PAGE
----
“The farm business was effectively liquidated by the fire, which created an opportunity to restructure and redefine the family farm. It created an opening for a new chapter to be written,” Jenny says.

“Although we are family, we are all very different people, with different interests and ways of farming. There is no right or wrong, but you have to make the right choices for your own life.”

Jenny says the fire damage was a catalyst for farm business succession, in which Richard and Kate opted to retire and the generational farm was divided into two distinct farm businesses.

The farm area was roughly divided in half. Will and Jenny now farm 950ha, independently of Michael and Sarah.

Jenny says the business restructure provided the opportunity for each couple to reconfigure their enterprise mix.

For instance, the couples prefer different livestock enterprises. Will and Jenny run 220 head of Angus cattle, while Michael and Sarah run 5000 head of Merino, Poll Dorset and UltraWhite sheep.

The aggregate farm previously ran about 8000 sheep and 140 cattle, which were managed by Michael and Will respectively. Its mainstay crops included canola, wheat, oats, lupins and broad beans. Field peas, barley and linseed were grown in some years.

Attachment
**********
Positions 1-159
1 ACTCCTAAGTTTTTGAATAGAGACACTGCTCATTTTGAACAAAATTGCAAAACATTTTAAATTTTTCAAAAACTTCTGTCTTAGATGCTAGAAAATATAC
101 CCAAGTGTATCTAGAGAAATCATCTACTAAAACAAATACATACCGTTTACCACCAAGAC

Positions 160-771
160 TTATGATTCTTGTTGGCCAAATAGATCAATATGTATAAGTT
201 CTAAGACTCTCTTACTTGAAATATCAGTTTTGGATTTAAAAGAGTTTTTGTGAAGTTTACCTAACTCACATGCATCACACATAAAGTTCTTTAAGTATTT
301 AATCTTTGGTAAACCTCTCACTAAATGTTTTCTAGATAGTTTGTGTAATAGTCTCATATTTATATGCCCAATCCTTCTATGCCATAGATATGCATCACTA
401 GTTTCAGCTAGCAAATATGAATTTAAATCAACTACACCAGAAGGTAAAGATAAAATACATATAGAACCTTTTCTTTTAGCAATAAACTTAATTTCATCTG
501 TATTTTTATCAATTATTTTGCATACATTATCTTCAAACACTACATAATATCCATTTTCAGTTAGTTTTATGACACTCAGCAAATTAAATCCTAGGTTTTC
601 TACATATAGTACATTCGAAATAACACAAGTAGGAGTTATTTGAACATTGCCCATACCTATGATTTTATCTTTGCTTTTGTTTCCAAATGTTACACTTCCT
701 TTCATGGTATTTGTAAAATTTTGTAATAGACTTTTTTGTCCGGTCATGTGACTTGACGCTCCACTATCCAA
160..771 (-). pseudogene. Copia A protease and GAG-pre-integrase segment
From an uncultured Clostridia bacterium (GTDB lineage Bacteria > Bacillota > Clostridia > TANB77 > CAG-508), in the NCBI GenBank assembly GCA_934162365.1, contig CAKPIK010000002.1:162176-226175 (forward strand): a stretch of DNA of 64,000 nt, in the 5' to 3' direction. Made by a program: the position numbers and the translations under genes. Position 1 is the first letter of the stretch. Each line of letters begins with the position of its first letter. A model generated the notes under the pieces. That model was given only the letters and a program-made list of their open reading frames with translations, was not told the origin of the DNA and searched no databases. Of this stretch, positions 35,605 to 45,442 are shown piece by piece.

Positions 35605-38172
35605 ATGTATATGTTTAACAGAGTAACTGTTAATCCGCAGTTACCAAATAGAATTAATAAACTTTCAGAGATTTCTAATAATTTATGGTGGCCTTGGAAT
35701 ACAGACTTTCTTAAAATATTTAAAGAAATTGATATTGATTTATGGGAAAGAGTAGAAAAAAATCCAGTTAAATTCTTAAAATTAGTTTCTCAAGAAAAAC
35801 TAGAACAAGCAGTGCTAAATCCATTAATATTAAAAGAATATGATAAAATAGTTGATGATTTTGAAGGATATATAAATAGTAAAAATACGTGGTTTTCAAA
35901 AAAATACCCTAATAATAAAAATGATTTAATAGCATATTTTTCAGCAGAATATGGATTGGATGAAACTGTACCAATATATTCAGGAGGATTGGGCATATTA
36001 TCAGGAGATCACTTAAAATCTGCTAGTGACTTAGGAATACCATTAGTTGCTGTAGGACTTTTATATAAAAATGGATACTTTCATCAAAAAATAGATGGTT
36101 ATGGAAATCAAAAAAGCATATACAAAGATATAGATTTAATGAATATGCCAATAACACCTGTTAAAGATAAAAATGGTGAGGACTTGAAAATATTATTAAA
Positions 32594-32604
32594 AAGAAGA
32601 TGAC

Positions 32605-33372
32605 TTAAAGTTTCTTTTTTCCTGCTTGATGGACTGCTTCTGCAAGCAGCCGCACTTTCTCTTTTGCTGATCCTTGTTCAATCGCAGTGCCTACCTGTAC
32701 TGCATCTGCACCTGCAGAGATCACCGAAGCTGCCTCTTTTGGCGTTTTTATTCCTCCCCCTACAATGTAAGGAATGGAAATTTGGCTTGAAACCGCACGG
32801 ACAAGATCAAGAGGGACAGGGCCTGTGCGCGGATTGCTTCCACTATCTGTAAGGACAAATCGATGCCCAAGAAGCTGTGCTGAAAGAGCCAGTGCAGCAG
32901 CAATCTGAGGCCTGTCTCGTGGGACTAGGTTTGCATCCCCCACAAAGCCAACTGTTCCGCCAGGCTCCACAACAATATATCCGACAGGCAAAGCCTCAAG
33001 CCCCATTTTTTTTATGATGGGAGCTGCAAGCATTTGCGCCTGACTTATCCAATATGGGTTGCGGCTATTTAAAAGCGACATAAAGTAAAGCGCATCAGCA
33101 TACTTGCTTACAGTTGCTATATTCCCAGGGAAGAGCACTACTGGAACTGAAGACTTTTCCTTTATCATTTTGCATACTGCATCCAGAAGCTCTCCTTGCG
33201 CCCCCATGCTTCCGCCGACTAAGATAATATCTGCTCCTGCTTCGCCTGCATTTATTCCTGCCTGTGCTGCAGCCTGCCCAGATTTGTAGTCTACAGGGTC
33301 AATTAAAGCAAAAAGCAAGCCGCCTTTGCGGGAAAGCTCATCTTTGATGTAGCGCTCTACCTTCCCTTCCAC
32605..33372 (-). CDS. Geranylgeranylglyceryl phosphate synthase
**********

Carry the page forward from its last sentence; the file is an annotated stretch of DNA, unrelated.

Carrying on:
Both couples have chosen to restructure their farm businesses. Michael and Sarah now focus exclusively on their sheep enterprise.

Will and Jenny continue to crop 200ha. Of this area, they grow oats on 135ha to supply feed grain for Michael and Sarah’s sheep enterprise, and to supply grain that is processed into quick and rolled oats for Kangaroo Island Oats. The 65ha remainder is planted to a multi-species crop.

This mixed crop – oats, wheat, lupins and cereal rye – underpins a new chicken enterprise that illustrates how the fire recovery process, including farm succession, has led to new business opportunities, as well as farming practices.

New venture

The blend of cereal and legume crops provides nutritionally diverse feed grain for a chicken meat venture, Kangaroo Island Primal Harvest, which Will and Jenny established on their 950ha farm in March last year.

Jenny Stanton feeding chickens a mix of grains grown on the Kangaroo Island farm.

Jenny Stanton feeds Kangaroo Island Primal Harvest chickens a mix of grains grown on the farm as a multi-species crop. Photo: Nadinne Grace

From humble beginnings with 200 day-old chicks, they currently produce about 400 ‘pasture raised on open fields’ or PROOF-certified chickens a month.

This rate of production sees two flocks of 400 chickens, housed in two mobile dome shelters, rotated daily on 615ha of pasture.

Although the Cobb 500 chickens also forage on the farm’s perennial and annual pastures, the mixed grain crop is key to producing robust, healthy birds and, ultimately, high-quality chicken meat, she says.